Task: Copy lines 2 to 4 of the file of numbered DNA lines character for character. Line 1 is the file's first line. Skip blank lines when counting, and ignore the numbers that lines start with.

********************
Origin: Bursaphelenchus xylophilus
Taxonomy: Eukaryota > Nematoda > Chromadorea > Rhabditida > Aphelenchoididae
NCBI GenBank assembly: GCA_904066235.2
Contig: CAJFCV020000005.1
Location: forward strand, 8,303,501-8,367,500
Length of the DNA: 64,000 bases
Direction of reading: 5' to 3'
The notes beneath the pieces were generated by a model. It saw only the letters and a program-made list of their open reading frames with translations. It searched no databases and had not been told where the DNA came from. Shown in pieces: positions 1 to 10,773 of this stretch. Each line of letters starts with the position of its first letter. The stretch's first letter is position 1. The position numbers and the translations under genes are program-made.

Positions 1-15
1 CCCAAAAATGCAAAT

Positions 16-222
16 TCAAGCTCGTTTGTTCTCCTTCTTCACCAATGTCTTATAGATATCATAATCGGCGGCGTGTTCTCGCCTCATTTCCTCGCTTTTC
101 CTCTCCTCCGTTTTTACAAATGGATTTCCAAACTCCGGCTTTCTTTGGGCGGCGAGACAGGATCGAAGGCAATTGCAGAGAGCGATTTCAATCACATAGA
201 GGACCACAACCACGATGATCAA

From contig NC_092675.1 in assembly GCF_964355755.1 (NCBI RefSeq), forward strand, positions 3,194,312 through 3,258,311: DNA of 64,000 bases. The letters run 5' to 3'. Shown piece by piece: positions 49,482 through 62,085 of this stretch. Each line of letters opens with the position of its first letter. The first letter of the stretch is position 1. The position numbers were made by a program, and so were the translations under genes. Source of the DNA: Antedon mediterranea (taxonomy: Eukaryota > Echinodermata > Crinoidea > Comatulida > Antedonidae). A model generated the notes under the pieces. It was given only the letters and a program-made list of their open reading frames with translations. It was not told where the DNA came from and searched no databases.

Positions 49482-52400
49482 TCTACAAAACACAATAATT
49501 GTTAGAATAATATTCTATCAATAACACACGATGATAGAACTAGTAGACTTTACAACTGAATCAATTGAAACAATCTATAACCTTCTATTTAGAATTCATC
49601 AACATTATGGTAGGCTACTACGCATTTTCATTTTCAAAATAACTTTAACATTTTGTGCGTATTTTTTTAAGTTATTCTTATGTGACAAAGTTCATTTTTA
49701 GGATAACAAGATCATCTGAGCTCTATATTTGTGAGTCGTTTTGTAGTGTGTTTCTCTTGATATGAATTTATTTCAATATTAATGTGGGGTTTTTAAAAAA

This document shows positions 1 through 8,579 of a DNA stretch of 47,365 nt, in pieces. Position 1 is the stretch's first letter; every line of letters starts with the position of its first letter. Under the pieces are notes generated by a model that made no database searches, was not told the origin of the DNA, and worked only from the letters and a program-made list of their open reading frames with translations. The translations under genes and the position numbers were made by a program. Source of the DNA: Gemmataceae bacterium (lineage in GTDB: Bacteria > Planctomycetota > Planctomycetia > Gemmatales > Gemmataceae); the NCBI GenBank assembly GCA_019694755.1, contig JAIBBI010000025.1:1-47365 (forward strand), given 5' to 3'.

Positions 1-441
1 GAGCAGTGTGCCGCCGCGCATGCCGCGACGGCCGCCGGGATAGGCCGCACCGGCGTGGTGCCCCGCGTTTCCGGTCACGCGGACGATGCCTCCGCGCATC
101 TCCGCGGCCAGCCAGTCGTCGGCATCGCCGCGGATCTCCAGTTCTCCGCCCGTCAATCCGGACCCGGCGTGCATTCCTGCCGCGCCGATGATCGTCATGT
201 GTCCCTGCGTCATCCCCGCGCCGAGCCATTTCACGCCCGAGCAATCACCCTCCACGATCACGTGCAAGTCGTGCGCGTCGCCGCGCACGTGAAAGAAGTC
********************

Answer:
Taxonomy: Eukaryota > Nematoda > Chromadorea > Rhabditida > Aphelenchoididae
NCBI GenBank assembly: GCA_904066235.2
Contig: CAJFCV020000005.1